23. Tom Lea: I was coming back from an assignment in New Mexico and spent the night in El Paso Texas. When I got to my hotel room I thought about Tom Lea. I’d never met him and since I was going to be here I thought I’d give him a call. When his wife picked up the phone I introduced myself, told her I was a photographer and asked if I might do a portrait of Tom. She asked “for what” I said “posterity.” She asked” how much does it cost” I said it’s free. She said hold on. A few minutes went by and she came back to the phone and asked if I could be there at 2 o’clock. I said yes ma’am. Then she gave me directions. I asked “what is your name ma’am.” She said “what for” I said “just for respect ma’am.” She said it’s Mrs. Lea. We met at Tom’s studio and I did not bring in any lighting. Tom had a simple desk light and I kept it just out of the frame but enough to put a catchlight in his eyes. If you stood back from it you would think I was interrogating him. He was slow to warm up and said you’re kinda late. I was thinking, I was right on time, but he was thinking in the bigger picture. He wasn’t painting anymore. He was old now. He was really a good sport about the spotlight. By the end of the shoot we were laughing. I sent him the images and he wrote me a very sweet letter. I still have and cherish it.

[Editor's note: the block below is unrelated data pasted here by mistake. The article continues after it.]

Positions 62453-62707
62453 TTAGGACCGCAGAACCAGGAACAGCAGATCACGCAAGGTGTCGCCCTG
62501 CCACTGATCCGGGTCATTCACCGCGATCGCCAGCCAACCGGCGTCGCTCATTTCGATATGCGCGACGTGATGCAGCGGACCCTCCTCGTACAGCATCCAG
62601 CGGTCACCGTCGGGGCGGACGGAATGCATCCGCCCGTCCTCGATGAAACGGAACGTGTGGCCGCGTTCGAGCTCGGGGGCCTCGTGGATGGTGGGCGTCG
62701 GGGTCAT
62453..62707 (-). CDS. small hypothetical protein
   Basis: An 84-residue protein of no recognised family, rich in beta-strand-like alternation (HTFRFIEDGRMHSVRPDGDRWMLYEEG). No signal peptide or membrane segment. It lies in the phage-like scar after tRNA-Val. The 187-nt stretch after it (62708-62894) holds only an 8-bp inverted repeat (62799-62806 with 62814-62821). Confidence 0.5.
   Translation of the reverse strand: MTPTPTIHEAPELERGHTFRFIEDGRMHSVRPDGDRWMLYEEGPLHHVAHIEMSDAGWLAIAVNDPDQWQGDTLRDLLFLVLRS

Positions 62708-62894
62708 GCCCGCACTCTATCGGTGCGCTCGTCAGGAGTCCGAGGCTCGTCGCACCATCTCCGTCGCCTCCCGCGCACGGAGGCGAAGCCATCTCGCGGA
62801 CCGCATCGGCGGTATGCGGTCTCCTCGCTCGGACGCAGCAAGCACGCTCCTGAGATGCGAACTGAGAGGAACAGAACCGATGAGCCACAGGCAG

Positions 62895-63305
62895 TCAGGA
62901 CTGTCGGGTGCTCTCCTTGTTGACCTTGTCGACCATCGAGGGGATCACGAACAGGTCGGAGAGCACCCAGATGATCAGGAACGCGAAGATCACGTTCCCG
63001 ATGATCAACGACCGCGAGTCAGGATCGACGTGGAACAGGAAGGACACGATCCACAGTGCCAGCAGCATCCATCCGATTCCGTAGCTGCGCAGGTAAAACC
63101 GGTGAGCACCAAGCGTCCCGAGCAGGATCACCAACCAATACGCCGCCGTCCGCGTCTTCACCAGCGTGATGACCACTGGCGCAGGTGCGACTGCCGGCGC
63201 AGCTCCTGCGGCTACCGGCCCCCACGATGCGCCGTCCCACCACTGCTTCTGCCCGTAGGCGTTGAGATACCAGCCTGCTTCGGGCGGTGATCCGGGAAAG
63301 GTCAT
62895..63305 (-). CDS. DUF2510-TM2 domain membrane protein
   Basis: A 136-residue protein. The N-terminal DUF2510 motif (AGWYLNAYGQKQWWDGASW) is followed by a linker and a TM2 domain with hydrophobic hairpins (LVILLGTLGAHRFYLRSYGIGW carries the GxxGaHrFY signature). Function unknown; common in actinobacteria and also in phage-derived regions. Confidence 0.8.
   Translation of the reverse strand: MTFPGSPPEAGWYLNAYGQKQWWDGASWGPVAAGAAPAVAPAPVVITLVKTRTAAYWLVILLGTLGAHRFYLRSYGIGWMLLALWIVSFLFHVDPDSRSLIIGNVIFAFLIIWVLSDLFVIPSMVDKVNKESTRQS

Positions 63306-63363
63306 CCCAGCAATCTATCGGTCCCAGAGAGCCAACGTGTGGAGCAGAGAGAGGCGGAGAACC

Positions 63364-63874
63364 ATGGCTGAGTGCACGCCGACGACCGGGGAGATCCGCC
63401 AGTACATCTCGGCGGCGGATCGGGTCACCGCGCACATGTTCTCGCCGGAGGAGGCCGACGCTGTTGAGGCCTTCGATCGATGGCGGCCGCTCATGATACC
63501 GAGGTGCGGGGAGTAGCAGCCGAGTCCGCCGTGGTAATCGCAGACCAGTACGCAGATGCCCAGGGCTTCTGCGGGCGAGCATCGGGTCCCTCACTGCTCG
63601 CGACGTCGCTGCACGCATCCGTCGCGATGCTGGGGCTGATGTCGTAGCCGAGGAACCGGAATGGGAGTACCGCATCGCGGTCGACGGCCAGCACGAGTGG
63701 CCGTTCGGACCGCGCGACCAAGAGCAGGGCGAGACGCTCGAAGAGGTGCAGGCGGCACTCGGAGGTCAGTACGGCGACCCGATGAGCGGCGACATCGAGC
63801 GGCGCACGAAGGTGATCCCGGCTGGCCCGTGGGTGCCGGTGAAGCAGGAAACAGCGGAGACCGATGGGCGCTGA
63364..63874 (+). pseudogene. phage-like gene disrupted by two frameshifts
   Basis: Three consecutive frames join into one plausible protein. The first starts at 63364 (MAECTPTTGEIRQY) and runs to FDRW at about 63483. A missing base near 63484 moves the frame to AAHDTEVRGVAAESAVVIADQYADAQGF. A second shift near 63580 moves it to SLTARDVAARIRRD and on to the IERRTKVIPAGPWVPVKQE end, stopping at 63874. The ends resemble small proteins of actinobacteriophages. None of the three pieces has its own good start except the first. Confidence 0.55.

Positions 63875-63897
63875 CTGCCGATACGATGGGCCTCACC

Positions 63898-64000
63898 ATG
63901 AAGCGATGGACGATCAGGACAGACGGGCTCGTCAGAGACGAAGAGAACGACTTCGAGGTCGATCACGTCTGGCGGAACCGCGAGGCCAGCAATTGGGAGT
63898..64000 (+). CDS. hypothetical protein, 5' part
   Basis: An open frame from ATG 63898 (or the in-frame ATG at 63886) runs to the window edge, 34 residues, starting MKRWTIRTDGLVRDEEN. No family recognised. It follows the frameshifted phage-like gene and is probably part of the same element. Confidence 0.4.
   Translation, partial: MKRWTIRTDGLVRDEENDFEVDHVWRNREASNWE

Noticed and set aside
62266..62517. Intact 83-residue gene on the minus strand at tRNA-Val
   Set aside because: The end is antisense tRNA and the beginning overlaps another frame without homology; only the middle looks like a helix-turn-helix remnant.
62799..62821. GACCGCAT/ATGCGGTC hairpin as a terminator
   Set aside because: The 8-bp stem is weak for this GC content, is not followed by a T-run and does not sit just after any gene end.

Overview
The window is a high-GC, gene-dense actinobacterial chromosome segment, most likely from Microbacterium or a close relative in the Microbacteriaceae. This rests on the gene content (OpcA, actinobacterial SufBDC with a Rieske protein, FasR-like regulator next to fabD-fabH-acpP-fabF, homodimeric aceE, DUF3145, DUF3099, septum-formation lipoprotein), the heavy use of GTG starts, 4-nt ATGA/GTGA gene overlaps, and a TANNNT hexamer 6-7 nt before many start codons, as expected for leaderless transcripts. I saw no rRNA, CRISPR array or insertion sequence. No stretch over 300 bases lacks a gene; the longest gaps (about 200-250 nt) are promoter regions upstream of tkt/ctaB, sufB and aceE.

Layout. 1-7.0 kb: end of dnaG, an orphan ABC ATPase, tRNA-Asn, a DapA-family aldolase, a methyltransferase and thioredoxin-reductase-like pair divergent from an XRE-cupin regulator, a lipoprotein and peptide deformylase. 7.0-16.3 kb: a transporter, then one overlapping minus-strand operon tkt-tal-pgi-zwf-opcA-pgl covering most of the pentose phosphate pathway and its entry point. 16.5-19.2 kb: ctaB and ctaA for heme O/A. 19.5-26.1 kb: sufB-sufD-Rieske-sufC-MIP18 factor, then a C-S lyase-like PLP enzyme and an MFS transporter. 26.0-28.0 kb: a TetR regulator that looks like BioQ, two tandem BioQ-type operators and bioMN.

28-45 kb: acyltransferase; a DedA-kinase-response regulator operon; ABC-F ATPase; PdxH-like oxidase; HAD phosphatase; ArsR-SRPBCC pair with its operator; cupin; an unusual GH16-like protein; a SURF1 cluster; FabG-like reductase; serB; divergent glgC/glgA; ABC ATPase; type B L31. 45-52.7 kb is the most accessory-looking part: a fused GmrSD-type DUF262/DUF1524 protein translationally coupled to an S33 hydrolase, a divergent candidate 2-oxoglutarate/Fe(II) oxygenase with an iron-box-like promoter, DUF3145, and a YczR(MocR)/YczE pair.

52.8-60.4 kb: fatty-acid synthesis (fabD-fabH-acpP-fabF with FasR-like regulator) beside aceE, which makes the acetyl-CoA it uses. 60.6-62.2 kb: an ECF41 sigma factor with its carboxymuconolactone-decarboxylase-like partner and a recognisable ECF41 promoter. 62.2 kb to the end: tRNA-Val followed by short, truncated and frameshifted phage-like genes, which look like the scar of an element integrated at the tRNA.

24. Deer Leg: This is a very early photograph for me, probably 1990. I was still lighting everything with a generator and strobes. This phenomenon I’d never seen before. A deer attempts to leap the fence but doesn’t clear it and the leg gets caught between the barbed wire and the weight of its own body binds it, and it is doomed to die.
25. Mexican Hognose Snake: I like to photograph snakes. I have found that a lot of people are extremely afraid of them, but they’re mostly sweet little creatures. I’ll set up a table and white backdrop and wait for pretty light to photograph them. Marci helps me by keeping the snake on the backdrop.
26. Near Shafter: I took this photograph on highway 67. I was working on an assignment for Texas Highways, which I’ll explain in more detail when the portraits come up.